Brig. Gen. Hernández: This is one of the fundamental tasks that the Guatemalan Air Force focuses on. This mission comes directly from our president, Jimmy Morales. The capacities we have specifically aim to serve the population in humanitarian aid missions, search and rescue, and missions to protect our natural resources—unfortunately under the threat of forest fires in the jungles to the north of our country. We want to recover some of our capacities to strengthen our mission to the benefit of all Guatemalan people, both directly, when we do humanitarian aid and rescue, and indirectly, when we take action to protect our natural forests.

Diálogo: Guatemala belongs to the Northern Triangle countries, along with El Salvador and Honduras. How do the air forces of the Northern Triangle join together to fight narcotrafficking and other transnational criminal threats?

Brig. Gen. Hernández: Our relationship with El Salvador and Honduras is excellent, but we were already working together before within the framework of the Central American Armed Forces Conference, which gave us the opportunity to improve our communication and interact in exercises and activities of Central American countries. We have the Alliance for Prosperity Plan in the Northern Triangle of Central America, which is one more reason for communication and interaction to grow stronger among us.

Diálogo: The collaboration between air forces of the region is key to face shared threats, especially to combat transnational criminal organizations. How does the Guatemalan Air Force collaborate with regional air forces to counteract this scourge?

Brig. Gen. Hernández: Part of what concerns us in general is transnational crime threats, and, in Guatemala, we’ve developed many operations to counter this scourge—both internally and with countries in the region. We have excellent communication with our neighbors Honduras, El Salvador, and Mexico, with whom we joined forces, and have a very tight relationship to monitor and unite against this scourge. We also cooperate with other countries in the area, such as Colombia, with whom we maintain a close relationship of support so we can become stronger in this regional fight.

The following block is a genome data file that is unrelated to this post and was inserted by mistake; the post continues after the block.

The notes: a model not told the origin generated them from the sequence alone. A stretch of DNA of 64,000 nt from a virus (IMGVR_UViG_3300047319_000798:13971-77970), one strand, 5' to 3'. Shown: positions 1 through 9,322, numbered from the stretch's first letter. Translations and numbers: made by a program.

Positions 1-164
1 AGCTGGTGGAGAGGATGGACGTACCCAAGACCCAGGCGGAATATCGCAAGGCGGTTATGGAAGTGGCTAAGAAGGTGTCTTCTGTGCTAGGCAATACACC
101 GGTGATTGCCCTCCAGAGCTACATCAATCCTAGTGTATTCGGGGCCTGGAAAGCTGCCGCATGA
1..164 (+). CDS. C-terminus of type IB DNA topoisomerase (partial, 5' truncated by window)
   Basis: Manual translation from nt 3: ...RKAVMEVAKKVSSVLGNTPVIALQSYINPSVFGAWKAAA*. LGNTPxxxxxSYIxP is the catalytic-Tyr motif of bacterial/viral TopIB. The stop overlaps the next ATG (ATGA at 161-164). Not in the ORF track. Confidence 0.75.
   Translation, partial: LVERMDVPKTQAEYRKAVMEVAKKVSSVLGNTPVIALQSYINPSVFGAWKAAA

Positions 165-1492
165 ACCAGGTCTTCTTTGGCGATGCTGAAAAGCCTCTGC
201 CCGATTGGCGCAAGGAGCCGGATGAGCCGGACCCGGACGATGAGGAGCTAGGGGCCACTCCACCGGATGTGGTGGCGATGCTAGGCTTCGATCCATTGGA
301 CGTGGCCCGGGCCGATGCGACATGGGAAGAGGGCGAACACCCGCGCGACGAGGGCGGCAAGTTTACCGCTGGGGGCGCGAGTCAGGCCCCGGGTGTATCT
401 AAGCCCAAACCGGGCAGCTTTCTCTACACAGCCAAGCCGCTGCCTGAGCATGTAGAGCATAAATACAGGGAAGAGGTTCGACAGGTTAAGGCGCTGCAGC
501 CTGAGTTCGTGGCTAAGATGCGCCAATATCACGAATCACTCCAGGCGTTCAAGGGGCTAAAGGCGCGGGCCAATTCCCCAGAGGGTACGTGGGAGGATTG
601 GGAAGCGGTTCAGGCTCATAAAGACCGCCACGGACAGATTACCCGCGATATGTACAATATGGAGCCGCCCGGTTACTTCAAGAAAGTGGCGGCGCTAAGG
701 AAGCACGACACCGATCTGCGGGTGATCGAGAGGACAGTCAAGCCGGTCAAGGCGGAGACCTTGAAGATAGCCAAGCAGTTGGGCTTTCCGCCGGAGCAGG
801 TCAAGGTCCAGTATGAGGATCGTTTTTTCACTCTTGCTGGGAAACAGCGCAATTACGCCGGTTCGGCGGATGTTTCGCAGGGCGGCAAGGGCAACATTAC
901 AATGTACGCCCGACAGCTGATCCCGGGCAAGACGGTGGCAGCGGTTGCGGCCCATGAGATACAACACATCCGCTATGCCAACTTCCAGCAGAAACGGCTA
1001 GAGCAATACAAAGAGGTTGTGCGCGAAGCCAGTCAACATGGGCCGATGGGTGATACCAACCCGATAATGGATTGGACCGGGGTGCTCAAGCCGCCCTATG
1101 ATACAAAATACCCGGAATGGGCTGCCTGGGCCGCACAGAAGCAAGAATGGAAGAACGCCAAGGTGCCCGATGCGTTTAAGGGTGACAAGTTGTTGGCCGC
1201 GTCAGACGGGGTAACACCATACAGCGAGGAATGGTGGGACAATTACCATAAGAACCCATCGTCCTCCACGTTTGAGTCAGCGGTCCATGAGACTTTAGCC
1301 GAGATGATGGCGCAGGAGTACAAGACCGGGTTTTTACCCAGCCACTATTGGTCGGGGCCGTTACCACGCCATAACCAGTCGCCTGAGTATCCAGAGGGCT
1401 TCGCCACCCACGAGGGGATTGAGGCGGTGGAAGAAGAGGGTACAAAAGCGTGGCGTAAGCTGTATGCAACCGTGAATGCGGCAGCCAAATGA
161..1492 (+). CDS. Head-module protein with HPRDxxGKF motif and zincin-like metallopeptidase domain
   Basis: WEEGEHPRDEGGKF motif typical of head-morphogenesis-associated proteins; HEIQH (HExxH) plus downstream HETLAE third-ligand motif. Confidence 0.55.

International cooperation is key to confronting these threats together. For example, working with countries like the United States, which has technology, knowledge, and experience, is essential. All the help and assistance they provide allow us to get stronger and acquire capacities to face transnational threats, since we can't face them alone.

Diálogo: How does the Guatemalan Air Force support the role of women within its ranks?

Brig. Gen. Hernández: The role of women in the armed forces has evolved. Women have been accepted into military academies since 1995. Their inclusion is welcomed, and really helped advance the forces in general. We see it as a positive step in the Air Force, through which women develop professionally to support the institution’s many developments and the country in general.

Diálogo: What are the plans for the Guatemalan Air Force?

Brig. Gen. Hernández: We are in a redesign process. Unfortunately in the past few decades, many of our capacities have been lost, and resources have been scarce. We are beginning a new era for the institution. Our president, Jimmy Morales, wants to give major support to the Air Force because he knows what can be achieved with better capacities, since we have the capital to acquire a few small aircraft. We're not talking about acquiring war capacities but capacities for the benefit of the people, for humanitarian aid, search and rescue, and to fight forest fires.

Diálogo: What message do you have for the air forces of the region?

Brig. Gen. Hernández: We have to be united, work hand in hand, because threats are not specific to one country. We all face them. During this symposium, we stressed that we are stronger when we work together.